Live-blogging Obama’s “Potomac” breakthrough

We did it! In Virginia, Maryland, and the District of Columbia, we voted Barack Obama overwhelmingly in the Democratic primary.
I’m watching Obama giving the victory speech. He’s doing it in Madison, Wisconsin, since Wisconsin is one of the upcoming primary states.
But Obama’s stupendous. He’s talked quite a bit about the need for clarity on the war. He said some good things about John McCain’s past heroism– a nice touch. But then he said that McCain lost his way. That McCain, who had once stood against the tax cuts Bush gave to the rich but now he supports them. A number of times Obama made the link directly between the cost of the war in Iraq and the lack of investment at home.
He’s been talking in a very personal vein– about the fact that his mother was a teenager in Hawaii, and then his father left the family when Barack was only two years old…
Most interesting of all, though, has been to see him suddenly looking like someone who is ready to be president. He’s been saying a number of times “When I am president…” and suddenly it looks as if he is growing into a self-realization of the possibility, growing into the role.
Half an hour ago, I saw a very mechanical speech from Hillary Clinton.
Oh, and now CNN has shifted over from Obama to McCain. The difference in age and energy level is evident.
Also, Obama was speaking in a huge, two-tiered stadium with tens of thousands of people there. (He has shown this amazing ability to mobilize large numbers of voters, especially young voters.) The camera there kept moving into a wide shot and then panning over the massive crowd. With McCain, now, all you can see is five other– all white– people in the frame behind him as he speaks in Alexandria, Virginia. One of them is, I think, the ageing and about-to-retie Republican Virginia senator, John Warner, who is 80-plus years old.
But McCain is also promising a respectful, decent campaign. Including– I just heard him using Obama’s signature chant of “I’m fired up and ready to go!” That, with a large smile.

15 thoughts on “Live-blogging Obama’s “Potomac” breakthrough”

  1. Obama has touched a chord in the American people that is steadily gathering force…Many of the old assumptions on the part of its detractors that America is tone deaf and that its role in the world is declining may have to be reexamined.

  2. As an “older” woman I had hopes of seeing a woman president. Hillary wouldn’t be my first choice, but she’s the probably closest we’ll get in my lifetime. Obama must have lots of charm and charisma. I don’t see his speeches as I live in Europe so the charm escapes me, but he seems like a really good salesman–unfortunately I tend toward “sales resistance”. Sigh.

  3. Hi cypat. Fair concern. In my post below, I included this link to Obama’s main Virginia speech — which does include a “video” clip option for you. (There’s many other clips available off his campaign web site)
    After what we’ve endured for the past seven years, hearing a good political salesman — for something “different” — is so “uplifting.”
    As I was watching his victory chat last night — with its mix of stump lines and what seemed like off-the-cuff brilliance, I was wondering if this is what it was like to hear, to be inspired by, the likes of Bobby Kennedy. (sure, another “politician” of the first order — but a fine speaker too)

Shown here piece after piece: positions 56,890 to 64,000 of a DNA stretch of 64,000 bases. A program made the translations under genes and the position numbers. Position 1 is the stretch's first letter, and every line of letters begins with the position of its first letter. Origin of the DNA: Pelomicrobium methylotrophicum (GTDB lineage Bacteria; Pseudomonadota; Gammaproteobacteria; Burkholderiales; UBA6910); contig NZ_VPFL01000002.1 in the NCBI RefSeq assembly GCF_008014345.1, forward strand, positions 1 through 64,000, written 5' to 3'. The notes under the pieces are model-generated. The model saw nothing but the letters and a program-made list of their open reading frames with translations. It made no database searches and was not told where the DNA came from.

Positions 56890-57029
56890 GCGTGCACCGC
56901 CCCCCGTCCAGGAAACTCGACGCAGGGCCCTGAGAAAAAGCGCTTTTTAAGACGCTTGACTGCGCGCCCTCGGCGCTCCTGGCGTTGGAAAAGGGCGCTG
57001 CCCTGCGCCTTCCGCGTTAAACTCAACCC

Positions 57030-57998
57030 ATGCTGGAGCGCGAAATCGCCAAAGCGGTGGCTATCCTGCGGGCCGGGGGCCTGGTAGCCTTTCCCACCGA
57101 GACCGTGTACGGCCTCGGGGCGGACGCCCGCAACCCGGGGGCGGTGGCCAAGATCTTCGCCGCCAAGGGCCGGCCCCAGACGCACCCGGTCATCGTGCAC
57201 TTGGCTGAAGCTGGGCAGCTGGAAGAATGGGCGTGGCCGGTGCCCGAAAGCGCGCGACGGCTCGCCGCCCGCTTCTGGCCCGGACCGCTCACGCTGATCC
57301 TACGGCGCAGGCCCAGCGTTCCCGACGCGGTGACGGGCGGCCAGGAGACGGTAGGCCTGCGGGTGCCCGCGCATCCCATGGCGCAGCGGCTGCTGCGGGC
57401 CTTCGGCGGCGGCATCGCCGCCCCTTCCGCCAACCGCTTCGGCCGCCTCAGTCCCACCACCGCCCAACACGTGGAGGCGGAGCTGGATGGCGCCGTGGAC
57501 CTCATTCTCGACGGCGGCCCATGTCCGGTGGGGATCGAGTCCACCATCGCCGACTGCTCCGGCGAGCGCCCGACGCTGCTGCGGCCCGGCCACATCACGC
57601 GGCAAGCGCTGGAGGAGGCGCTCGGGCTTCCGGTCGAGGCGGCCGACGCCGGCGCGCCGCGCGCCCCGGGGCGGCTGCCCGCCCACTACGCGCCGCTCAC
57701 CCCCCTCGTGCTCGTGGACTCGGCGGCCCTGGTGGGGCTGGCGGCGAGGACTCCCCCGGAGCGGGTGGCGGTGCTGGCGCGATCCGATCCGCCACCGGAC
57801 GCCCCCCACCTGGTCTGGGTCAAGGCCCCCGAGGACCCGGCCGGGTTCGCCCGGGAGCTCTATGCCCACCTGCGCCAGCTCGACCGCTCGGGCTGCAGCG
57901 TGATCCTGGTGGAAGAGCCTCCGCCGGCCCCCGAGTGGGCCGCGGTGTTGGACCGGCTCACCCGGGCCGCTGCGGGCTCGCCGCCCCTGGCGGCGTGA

4. In addition to the retiring senator Warner on McCain’s right, the retiring representative Tom Davis (VA-11) stood on McCain’s left.

  5. Here is a Youtube clip of him in Madison, WI.
    I should say I find him charming but also extremely smart and quick on his feet. His campaign has a great nationwide organization. One big concern I have is that that organization should NOT disappear on 01-20-09.
    But oh, I am so wary of any comparisons with Bobby Kennedy or MLK. They just seem like such tragic precedents.

  6. The people in Roland’s youtube video as well as the garbagemouths bashing Obama in the comments section of Joshua’s video are the left wing equivalent to the neocon hardliners currently trashing McCain. Extremists so fanatical about their politics that they’ll attack anyone who’s not as pure as they want. I’m taking comfort in the badmouthing that Obama is getting in those videos and on blog comment boards like this one: Obama is ticking off the right people.

  7. Hey, I like Obama! I voted for him, donated to him, volunteered for him, and will hopefully have some more time to do so down the road! If that pisses certain people off, then that’s too bad.

  8. Obama is depressing!
    Yes. Bright. Glib. Good in front of a crowd. Just like JFK. Who spent his first two years in office just figuring things out. In the process got played by Castro & Khrushchev. Remember?
    A fresh face. An outsider. Someone new to Washington. Like, let me see…. GW Bush. No executive experience. Dependent on his advisers.
    Obama might be as successful as Jimmy Carter. Who was bright & glib & good in front of crowds & a fresh face & an outsider. Carter, as a former governor, at least had some executive experience.
    Obama, like every Democratic candidate since Carter in 1980, has to face the Republican attack machine. Which, to date, has handily defeated Carter, Mondale, Dukakis, Gore & Kerry. Call me racist, but I don’t think they’re going to have a hard time chopping him to pieces in the fall. Which was Paul Krugman’s observation a couple of days ago.
    The original US Constitution did not provide for the direct election of Senators & Presidents, and for good reason. I have seen this same horse race, with the same outcome, all my adult life. Cheer the first horse to break out of the pack. Doesn’t make any difference which one. I am sick of it. If we can’t go back to what was, then I’m in favor of a national, 50-state, primary Tuesday. With ALL the candidates on it, with a run-off for the top three. (Why are the French always ahead of us?)